To share my own experience, when I started working as the Board Secretary and Company Secretary of Bank of China Hong Kong in 2016, I found that my local colleagues could understand less than half of my Mandarin and vice versa. I forced myself to learn Cantonese by attending classes, listening to the radio and news broadcasts, and watching TV soaps and movies. I have tried my best to speak Cantonese with my colleagues on a daily basis. With the support of my local colleagues, I made a short public acceptance speech for a Hong Kong Economic Journal award after six months and moderated our bank’s annual general meeting in Cantonese after one year. I can now communicate with my local colleagues in the office with fluent, albeit not perfect, Cantonese. I may not be able to express all my thoughts in Cantonese, but with my Hong Kong colleagues’ acceptance, this has greatly improved the efficiency and accuracy of our communication and lowered the chances of misunderstanding. 

It is through our communication both in and out of the office that my colleagues and I have learned about our respective cultural backgrounds. My personal advice is – don’t be shy and never give up. As long as you show your willingness and determination to cross cultural barriers, that will be a pathway for effective communication.’

How important is it to be aware of the Mainland’s national plans, initiatives and policies?

‘I would say it is very important, as without understanding these, governance professionals will not be able to understand the concerns of Mainland counterparts. As we all know, the Mainland has risen to be the second largest economy in the world.

As such, its national plans, strategic initiatives and policies have more impact on the world than ever before. As Hong Kong is the bridge linking the Mainland to the outside world, for its own prosperity it needs to have closer integration with the Mainland and to better serve its national development. This trend requires everyone to be aware of the Mainland’s national plans and policies without preconceived bias. Better understanding of the policy concepts, goals and roadmaps of these national plans and policies can help governance professionals mitigate policy risks and capture the opportunities they offer.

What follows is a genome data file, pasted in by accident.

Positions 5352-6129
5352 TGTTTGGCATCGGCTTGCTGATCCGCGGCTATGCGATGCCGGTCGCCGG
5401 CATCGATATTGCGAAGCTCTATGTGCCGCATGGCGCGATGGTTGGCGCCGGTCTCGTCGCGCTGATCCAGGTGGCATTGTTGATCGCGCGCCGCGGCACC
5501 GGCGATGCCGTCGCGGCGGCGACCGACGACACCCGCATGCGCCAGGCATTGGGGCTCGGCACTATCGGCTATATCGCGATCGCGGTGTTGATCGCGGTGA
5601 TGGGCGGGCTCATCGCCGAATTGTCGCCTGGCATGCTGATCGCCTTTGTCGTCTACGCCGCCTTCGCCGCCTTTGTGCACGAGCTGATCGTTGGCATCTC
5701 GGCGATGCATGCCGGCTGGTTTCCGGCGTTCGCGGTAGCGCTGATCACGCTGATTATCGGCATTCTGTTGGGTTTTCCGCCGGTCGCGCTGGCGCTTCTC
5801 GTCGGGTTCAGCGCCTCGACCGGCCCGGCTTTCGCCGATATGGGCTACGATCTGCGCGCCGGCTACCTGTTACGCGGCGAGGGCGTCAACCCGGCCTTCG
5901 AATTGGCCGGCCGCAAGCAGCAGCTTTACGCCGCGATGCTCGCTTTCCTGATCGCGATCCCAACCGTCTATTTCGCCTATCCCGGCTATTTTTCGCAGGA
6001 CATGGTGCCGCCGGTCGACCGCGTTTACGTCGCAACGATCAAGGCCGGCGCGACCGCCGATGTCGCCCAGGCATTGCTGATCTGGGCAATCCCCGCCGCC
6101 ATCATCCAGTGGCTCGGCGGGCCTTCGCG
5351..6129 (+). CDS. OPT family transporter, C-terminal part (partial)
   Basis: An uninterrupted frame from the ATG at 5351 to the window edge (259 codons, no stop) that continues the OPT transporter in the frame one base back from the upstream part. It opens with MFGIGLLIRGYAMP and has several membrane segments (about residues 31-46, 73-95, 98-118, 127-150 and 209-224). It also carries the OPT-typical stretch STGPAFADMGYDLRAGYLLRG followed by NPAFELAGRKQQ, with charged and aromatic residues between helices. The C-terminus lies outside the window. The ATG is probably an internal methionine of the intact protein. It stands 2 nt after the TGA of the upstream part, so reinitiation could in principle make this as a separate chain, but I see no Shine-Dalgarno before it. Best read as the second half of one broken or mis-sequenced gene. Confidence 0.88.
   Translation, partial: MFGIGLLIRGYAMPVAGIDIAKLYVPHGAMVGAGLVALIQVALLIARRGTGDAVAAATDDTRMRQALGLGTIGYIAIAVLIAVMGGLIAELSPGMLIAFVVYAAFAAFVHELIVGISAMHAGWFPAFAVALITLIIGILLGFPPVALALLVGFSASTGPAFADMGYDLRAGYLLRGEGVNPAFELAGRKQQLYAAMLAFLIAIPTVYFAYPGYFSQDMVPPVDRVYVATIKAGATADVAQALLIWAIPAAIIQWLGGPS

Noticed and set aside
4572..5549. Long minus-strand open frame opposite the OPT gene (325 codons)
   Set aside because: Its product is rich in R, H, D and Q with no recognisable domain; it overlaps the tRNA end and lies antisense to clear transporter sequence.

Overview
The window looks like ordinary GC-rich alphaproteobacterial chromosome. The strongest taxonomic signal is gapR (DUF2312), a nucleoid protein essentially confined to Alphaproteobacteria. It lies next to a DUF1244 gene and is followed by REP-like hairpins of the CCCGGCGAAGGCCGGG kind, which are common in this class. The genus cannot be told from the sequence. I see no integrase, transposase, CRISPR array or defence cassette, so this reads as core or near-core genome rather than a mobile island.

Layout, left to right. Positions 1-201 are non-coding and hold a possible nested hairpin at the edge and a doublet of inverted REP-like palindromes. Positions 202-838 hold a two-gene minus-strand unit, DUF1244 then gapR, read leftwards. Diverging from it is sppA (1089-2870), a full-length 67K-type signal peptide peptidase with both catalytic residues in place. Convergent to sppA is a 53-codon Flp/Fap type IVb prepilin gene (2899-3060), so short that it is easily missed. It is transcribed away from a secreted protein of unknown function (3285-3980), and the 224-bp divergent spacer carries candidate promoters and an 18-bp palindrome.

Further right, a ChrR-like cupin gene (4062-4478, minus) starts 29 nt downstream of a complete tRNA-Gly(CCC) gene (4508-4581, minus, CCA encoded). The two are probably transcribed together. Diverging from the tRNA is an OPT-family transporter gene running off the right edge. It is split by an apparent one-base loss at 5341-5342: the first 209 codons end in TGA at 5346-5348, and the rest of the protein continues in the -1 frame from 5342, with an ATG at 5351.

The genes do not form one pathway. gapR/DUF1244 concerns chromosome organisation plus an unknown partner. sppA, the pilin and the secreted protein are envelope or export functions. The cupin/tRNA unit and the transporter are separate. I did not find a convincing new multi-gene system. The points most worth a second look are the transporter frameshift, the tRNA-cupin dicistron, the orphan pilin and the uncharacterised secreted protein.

I recently read a good background analysis of the Mainland by an international investment bank. The analysis traced recent regulatory measures targeting tech and property firms, education, gaming and crypto assets to the concept of ‘common prosperity’, which first appeared in an inaugural speech of President Xi Jinping back in 2012. ‘Common prosperity’, along with the new development model, the 14th Five Year Plan, the One Belt One Road initiative, and the Greater Bay Area Development Plan, certainly deserve attention and study by governance professionals. 

Governance professionals would also do well to understand the implications of policy changes and regulatory enforcement in the Mainland. This usually follows a three-step approach. During the first stage, the Central Government announces the direction of policy changes and encourages open debate in the media to test the water. During the second stage, relevant laws and regulations are promulgated but not strictly enforced, or are implemented on a pilot basis to leave room for transition. At the third stage, regulators begin to strictly enforce the laws and regulations.’

Kenny Luo FCG FCS was interviewed by Mohan Datwani FCG FCS(PE), Institute Deputy Chief Executive, at the Institute’s Bridging the Cultural Divide – Practical Sharing webinar held on 2 November 2021.